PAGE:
Look overhead on a clear night and you’ll likely catch a series of twinkles scattered against the pitch blackness. If you live in an area of bright lighting, however, you won’t enjoy the same view as someone living away from a city. Man-made lighting reduces your chances of seeing the incredible array of stars, which is our reason for pinpointing four of the best U.S. National Parks for stargazing.
For a crystal clear view of the sparkling lights, pack a snack and head out to any of these national parks. They’re so far removed from light pollution that the stars are able to shine brighter, providing you with an unforgettable sight.
4. Death Valley National Park, California
Don’t let the intimidating name scare you away (unless it’s the peak of summer — then consider waiting for cooler weather). Death Valley is a significant location for stargazing and is considered one of the best in the nation, according to the International Dark-Sky Association.
Lending to the near-perfect conditions is the National Park Service’s (NPS) diligence in reducing light pollution. Along with posting guides on how to enjoy a night sky that’s free from light contaminants, the NPS changed its facility lighting and reduced energy consumption. This cut down significantly on sky glow and glare, which helps the evening sky show its true colors.
3. Great Basin National Park, Nevada
Since so much of this park is empty desert landscapes, there are plenty of places to enjoy stargazing in Nevada. Of course, the further you get from Reno and Las Vegas, the clearer the night skies become, but for the best depiction of the galaxy, Great Basin National Park is an ideal spot.
The Great Basin National Park is one of several “International Dark Sky Places,” as dubbed by the International Dark-Sky Association. The park’s distance from the busy cities in the north and south helps prevent the typical pollutants that can make stargazing difficult.
Among the best spots to stargaze in the 77,180-acre park are the Baker Archeological Site, Ranch Interpretive Site, and Mather Overlook. The payoff for trekking into this expansive desertscape is a night sky that shimmers with life.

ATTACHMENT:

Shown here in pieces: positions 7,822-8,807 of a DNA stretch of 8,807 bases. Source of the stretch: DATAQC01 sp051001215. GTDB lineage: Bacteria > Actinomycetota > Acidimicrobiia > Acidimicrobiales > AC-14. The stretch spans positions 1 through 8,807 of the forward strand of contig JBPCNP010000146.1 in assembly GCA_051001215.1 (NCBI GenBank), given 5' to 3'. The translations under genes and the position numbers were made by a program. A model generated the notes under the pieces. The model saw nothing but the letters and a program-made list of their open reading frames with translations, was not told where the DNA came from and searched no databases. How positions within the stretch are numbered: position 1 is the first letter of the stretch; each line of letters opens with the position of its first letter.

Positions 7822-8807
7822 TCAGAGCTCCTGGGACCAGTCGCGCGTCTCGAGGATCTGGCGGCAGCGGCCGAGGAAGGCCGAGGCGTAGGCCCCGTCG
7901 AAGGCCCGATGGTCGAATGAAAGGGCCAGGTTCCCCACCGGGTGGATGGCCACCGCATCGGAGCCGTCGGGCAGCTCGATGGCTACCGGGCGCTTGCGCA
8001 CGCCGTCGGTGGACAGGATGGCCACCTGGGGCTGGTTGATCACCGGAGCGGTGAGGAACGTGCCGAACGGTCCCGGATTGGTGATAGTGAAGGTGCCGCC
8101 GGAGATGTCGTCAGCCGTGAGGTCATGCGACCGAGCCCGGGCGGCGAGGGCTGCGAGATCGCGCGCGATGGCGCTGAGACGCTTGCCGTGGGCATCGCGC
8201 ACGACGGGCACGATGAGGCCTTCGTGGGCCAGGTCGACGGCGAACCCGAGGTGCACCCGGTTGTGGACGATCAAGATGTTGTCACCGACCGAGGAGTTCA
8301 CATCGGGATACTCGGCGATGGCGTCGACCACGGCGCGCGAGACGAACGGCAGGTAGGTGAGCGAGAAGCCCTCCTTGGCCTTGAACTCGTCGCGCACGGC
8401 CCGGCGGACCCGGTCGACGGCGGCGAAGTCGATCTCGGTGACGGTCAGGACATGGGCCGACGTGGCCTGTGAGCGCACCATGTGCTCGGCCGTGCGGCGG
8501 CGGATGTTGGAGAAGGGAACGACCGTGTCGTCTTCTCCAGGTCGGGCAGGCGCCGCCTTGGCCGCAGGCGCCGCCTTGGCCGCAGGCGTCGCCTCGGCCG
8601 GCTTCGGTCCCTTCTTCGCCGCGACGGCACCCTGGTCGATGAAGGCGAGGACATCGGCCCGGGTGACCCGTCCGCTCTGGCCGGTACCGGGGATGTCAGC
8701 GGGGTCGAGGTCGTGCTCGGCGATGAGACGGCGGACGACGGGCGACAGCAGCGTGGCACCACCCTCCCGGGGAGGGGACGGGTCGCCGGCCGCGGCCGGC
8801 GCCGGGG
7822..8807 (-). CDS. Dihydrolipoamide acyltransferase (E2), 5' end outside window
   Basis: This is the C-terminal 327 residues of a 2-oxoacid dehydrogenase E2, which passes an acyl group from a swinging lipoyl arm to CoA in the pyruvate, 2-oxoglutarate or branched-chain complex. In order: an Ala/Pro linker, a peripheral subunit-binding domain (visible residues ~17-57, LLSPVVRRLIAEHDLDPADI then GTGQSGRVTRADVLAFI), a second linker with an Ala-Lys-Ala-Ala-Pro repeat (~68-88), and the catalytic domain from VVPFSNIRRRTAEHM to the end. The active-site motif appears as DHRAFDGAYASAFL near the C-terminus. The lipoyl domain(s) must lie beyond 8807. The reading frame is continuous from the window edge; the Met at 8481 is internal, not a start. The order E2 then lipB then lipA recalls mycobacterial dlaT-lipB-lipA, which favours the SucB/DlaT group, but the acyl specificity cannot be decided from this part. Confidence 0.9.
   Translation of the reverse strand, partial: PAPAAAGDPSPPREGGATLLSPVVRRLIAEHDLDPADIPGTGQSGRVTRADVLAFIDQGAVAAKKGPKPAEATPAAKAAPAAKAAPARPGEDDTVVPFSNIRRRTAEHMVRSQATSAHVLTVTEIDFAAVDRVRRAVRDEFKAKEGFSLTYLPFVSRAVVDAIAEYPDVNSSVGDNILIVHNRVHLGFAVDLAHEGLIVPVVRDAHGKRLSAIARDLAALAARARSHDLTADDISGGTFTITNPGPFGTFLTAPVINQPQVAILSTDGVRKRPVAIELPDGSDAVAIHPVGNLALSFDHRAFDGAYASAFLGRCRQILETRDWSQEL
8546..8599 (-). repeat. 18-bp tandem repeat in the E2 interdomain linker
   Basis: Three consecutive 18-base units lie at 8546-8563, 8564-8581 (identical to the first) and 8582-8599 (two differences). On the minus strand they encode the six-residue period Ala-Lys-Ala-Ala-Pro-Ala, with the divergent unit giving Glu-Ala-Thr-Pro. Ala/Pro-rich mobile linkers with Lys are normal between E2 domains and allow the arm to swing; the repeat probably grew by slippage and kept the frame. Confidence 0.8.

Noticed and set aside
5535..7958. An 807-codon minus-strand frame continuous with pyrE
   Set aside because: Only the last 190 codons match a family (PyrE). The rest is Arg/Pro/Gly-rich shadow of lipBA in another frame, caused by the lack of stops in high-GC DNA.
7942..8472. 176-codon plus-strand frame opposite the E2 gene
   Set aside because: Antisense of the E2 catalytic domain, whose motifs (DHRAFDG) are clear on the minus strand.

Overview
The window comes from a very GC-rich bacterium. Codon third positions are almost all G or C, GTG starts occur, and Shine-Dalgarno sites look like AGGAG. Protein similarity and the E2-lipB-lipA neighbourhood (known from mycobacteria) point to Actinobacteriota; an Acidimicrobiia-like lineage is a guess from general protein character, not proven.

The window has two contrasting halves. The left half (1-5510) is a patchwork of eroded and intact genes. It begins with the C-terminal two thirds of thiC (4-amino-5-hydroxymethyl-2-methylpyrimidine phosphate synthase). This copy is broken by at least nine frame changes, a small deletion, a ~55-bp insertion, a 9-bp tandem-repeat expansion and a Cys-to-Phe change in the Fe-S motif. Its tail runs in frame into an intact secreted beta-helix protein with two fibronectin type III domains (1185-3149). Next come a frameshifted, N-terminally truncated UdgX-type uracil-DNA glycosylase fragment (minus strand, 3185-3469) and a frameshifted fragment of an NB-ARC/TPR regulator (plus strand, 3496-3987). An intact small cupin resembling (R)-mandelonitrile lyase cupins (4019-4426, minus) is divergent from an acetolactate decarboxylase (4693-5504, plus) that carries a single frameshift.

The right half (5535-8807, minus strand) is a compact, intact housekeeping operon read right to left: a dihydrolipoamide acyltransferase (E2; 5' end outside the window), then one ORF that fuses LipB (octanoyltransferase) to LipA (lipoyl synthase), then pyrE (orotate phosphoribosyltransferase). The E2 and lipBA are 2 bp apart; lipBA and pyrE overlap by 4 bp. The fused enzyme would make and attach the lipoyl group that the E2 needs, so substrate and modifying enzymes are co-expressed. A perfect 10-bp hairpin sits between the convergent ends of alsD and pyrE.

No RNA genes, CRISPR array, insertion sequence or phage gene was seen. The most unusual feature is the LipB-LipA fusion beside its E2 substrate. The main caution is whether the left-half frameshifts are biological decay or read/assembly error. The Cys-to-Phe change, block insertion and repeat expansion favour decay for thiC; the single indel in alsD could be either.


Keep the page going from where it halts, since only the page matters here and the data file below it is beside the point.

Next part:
2. Badlands National Park, South Dakota
When you think of empty lands and best spots to catch the beauty of our universe, the Badlands of South Dakota should be high on your list. It’s such a popular destination for stargazing that the NPS hosts a Night Sky Program, where curious travelers and locals can head toward the heart of the badlands to watch the evening sky come to life.
While a telescope amplifies the experience of stargazing in the badlands, even the naked eye can enjoy a crystal-clear show. Mother Nature is at her best in this empty stretch of national park as more than 7,500 sparkling stars illuminate the night sky.
The stars are going to catch your attention, that’s for sure, but you should also keep an eye out for signs of planets, moons, nebulae, and maybe some shooting stars.
1. Denali National Park, Alaska
If you ever want to get away from populated regions, there is no better state to do so than Alaska. With a population of only 737,000 people as of 2018, Alaska is the third least populated state in the nation. Considering more than a quarter of that can be found in Anchorage, and another 60,000 is spread across Fairbanks and Juneau, it’s clear that there is still plenty of uninhabited land in Alaska.
Denali National Park is a 6-million-acre stretch of wilds that’s largely free from light pollution. When you’re not too busy marveling at the stunning views during the day, you’ll be turning your head to the sky for an incredible show from Mother Nature. Along with pockets of stars, shooting meteorites, and the brightly lit North Star, the skies over Denali glow a hue of green from the Aurora Borealis.
It’s a spectacle that looks unnatural as it creeps across the black sky, but it’s a visual treat that all should experience at least once.
Other Aerial Anomalies
The term “stargazing” makes it sound as if there is nothing but stars to gawk at, but with the proper conditions, the opposite is true. In these four national parks, the skies above become a living planetarium as not only stars but planets, nebulae, meteorites, comets and galaxies unfold right before your eyes.